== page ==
Published March 23rd, 2016
Celebrating Silent Film Star Buster Keaton's Zany Fun
By Derek Zemrak
Buster Keaton Photos provided
Buster Keaton will be inducted into the Classic Film Hall of Fame this week.
We all know the name Buster Keaton, but do we know him? At 7 p.m. on March 26, Buster Keaton will be inducted into the Classic Film Hall of Fame at the Rheem Theatre, 350 Park St. in Moraga. The evening will include screening of three of Keaton's short films accompanied by a live baby grand piano score by pianist, Patti Leidecker. Derek Zemrak, Founder of the Classic Film Hall of Fame, will be giving a lecture on Keaton and the silent film era during the evening.
Here's a brief history on Keaton: He was born in Piqua, Kansas, on Oct. 4, 1895. His given name was Joseph Frank Keaton IV. How he got his name "Buster" is a great story that has a touch of magic to it that you will learn at the induction on the March 26. His parents Joe and Myra were both vaudevillian actors and Buster began performing with his parents at the age of 3-years-old. Keaton became the pioneer of the silent film-era comedians, taking his vaudeville talent to the screen.
The lineup of great Buster Keaton silent short films is:
"The Scarecrow" (1920): Two farmhands compete for the farmer's daughter. Who will win her heart?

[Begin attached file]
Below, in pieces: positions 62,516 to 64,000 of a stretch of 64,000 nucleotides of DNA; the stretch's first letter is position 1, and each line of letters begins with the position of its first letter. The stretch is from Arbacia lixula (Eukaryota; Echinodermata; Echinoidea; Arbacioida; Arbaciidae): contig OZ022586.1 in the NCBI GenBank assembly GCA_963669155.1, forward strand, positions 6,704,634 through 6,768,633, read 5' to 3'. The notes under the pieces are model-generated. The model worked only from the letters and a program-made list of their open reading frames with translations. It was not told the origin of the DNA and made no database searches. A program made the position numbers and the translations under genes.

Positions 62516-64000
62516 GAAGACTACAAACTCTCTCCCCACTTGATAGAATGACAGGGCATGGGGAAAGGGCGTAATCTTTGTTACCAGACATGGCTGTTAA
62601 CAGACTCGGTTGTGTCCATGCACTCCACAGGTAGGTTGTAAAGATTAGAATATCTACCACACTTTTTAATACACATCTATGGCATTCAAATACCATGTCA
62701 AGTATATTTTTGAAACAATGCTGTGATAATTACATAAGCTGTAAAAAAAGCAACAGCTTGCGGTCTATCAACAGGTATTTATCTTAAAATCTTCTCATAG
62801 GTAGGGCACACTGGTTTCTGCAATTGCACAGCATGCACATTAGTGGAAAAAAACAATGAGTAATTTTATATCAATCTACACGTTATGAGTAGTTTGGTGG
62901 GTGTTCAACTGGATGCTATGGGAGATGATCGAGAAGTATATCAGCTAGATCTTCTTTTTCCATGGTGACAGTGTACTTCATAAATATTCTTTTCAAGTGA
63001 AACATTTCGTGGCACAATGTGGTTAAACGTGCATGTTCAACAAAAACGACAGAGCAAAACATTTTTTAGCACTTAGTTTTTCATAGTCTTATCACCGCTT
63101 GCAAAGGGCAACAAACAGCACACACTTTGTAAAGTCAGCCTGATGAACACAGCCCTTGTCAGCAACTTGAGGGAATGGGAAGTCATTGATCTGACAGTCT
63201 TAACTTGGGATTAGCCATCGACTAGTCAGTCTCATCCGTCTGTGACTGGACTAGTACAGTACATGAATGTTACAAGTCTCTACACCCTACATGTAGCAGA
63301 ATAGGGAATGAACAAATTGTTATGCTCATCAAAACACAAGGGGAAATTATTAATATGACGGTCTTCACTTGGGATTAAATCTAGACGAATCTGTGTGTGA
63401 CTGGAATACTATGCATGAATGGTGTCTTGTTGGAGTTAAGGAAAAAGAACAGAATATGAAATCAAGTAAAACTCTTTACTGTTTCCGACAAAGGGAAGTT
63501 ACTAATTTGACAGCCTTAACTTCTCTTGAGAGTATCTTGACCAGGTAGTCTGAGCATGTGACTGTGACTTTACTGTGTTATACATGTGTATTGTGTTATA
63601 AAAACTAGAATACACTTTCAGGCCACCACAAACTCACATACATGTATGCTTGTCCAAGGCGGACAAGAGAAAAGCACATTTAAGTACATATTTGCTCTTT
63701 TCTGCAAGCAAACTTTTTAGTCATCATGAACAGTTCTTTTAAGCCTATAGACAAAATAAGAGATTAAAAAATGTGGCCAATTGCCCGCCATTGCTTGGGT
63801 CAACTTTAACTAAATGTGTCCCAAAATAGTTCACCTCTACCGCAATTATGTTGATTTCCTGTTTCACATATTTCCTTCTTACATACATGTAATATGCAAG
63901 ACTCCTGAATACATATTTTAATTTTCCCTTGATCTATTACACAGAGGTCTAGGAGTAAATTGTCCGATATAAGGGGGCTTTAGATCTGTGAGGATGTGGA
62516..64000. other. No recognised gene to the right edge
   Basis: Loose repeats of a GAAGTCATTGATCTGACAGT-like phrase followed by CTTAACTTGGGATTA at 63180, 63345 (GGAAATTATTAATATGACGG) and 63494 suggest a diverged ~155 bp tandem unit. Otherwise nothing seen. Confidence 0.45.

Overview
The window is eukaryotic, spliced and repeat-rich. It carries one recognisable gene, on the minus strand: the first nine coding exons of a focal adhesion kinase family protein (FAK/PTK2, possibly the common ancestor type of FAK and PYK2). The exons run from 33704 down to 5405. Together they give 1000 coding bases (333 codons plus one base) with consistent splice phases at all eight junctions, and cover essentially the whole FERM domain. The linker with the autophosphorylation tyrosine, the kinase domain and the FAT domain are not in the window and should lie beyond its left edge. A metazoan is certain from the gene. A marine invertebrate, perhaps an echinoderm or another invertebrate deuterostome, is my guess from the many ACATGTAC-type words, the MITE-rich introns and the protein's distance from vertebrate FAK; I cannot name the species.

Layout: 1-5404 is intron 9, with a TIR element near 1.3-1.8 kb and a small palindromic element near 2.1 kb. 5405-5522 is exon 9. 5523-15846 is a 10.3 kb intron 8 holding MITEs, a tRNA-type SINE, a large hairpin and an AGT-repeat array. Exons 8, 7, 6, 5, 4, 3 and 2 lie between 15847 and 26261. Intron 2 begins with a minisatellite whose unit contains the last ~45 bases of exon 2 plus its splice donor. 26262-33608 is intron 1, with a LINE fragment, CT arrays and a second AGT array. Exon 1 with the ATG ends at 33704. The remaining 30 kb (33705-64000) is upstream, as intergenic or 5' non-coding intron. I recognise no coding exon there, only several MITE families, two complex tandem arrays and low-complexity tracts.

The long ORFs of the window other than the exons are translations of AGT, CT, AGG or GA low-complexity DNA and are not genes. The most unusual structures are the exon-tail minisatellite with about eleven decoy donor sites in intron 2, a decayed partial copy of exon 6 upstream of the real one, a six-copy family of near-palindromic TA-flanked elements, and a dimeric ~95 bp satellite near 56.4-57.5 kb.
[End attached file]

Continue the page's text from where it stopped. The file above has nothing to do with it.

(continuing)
"The Goat" (1922): A series of adventures begins when an accident during the taking of a photograph causes Keaton to be mistaken for Dead Shot Dan, the evil bad guy. He is once again in the wrong place at the wrong time.
"My Wife's Relations" (1922): Keaton ends up marrying a menacing woman by accident when a Polish judge, who cannot speak English, performs the ceremony. Her family is not happy, resulting in a wild chase.
Come enjoy this unique evening of "Old Hollywood," with a live music score for three of the greatest silent shorts ever made. Learn about silent film history and one of its greatest stars. The Rheem Theatre will be offering a small popcorn for five cents with the purchase of a Buster Keaton Festival Ticket. Come dressed in 1920 attire and get free admission. It will be fun for the whole family.

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